EAST BETHANY — Rolling Hills Asylum may be getting a big-time close-up.
The property at Bethany Center and Raymond roads finds itself cloaked in a new mystery this week that appears to link Rolling Hills to a promotion for “American Horror Story,” a popular FX cable thriller that begins its second season next month.
“American Horror Story Asylum” is set to take place in a fictional insane asylum, but before episodes begin Oct. 17, four fans will be locked inside an asylum — that has not been named — as part of the “American Horror Story Get Committed Asylum Promotion.”
Several tantalizing clues about Rolling Hills’ role began appearing online in social media and blogs last month.
It’s hard not to notice an image first posted on the “wall” at the “American Horror Story” Facebook page when the contest was announced in late August. The image appears to be a tightly cropped view of two wings of a large brick building that meets at an angled, wood-framed entrance. A distinct cupola is prominent. The image continues to be used on the website for the “Get Committed” promotion.
Though darkened and scratched to give the image an aged appearance, it is remarkably similar in appearance to recent images of Rolling Hills — including a missing gutter downspout between two windows on the image’s left side.
Facebook comments of the “American Horror Story” page and at least one blogger have noticed the resemblance.
The intrigue increased Wednesday night after the Genesee County Legislature approved a permit for a marketing company to film Thursday and Friday in Genesee County Park, which borders the Rolling Hills property. The company, GMR Marketing LLC of New Berlin, Wisc., is also the company behind the “Get Committed” promotion.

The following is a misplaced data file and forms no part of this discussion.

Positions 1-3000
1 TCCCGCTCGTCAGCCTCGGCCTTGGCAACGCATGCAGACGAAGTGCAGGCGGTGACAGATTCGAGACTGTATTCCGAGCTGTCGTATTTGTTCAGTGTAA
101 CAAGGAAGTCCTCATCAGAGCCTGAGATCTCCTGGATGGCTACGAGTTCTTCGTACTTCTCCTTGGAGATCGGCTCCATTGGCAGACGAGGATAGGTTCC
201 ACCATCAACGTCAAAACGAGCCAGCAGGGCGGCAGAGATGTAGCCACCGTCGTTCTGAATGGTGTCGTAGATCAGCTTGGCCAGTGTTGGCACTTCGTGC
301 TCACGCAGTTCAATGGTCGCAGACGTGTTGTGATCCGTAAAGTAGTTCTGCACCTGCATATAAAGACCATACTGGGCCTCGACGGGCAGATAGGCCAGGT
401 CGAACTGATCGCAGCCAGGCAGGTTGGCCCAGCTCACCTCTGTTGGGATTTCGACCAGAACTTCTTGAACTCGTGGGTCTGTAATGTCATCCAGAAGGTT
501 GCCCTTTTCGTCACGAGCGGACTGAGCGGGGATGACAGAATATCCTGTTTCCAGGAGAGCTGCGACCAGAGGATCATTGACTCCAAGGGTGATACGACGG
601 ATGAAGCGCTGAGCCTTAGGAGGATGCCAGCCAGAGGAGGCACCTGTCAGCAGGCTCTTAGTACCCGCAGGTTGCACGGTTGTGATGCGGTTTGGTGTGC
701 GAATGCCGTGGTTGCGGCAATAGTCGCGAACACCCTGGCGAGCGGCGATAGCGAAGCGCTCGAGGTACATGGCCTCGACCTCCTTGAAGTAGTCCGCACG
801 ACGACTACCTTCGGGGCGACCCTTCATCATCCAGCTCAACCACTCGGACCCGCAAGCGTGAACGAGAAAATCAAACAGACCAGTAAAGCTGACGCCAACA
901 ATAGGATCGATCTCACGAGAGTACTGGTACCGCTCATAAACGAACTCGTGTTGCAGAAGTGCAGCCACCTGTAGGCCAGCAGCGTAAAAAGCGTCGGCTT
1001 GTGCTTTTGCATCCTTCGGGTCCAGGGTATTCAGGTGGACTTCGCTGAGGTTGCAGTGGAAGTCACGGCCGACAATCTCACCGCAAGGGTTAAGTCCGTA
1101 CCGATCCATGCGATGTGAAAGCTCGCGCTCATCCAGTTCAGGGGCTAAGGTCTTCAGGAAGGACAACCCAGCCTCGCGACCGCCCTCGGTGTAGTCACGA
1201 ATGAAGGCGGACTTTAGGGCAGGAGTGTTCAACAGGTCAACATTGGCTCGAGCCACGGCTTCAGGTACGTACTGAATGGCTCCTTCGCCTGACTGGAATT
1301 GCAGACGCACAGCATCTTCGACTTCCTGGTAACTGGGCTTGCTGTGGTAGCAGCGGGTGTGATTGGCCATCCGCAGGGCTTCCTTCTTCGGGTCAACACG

“When it comes to something like this we try to cooperate,” Genesee County Manager Jay Gsell said. “You never know what it might morph into.”
Gsell said the filming request and other inquiries into using the park has county officials reviewing its permitting process.
“The idea is that there is a potential opportunity. That people are willing to pay for using the property and we can turn it into a benefit for us,” Gsell said. “That doesn’t mean we’re going to open it up and go solicit for proposals, but when something like this comes along we want to be ready.”
Paul Osborn, operations manager for Genesee County Park, said the production company was interested in filming at the cemetery, but later informed him that they did not think they’d be using the park location.
"My understanding was they wanted to use the park for the cemetery and a kind of 'Blair Witch,' experience," Osborn said, referencing 1999's "The Blair Witch Project," a faux documentary-style feature film about missing students and found film footage.
People connected to the promotion or the show are either not responding to or deflecting requests for comment. Property owner Sharon Coyle has been unavailable for comment, though she customarily declines comment when productions are using her privately-owned property citing stringent confidentiality agreements.
Rolling Hills closed Sunday and is scheduled to remain closed through Oct. 2 and possibly to Oct. 4 or 5, according to an operating schedule on the attraction’s website.
But something is clearly happening at the property where increased activity has been observed in recent days.
Early Thursday morning, a post on the official Rolling Hills Facebook page said simply: “Ohhh sooooo much happening at the Hills this week!”
About 20 cars were parked on the property Thursday, along with two production trailers, at least one power generator, and several tents of different size. Much of the activity — when viewed from the County Park — appeared to be concentrated around a rear entrance of Rolling Hills.
The official rules for the “Get Committed” contest, which include several references to GMR Marketing, state that the promotion will take place at “a U.S. location to be determined … on September 28, 2012-September 30, 2012.”
Promotional materials for the contest described the location as being in the rural northeast.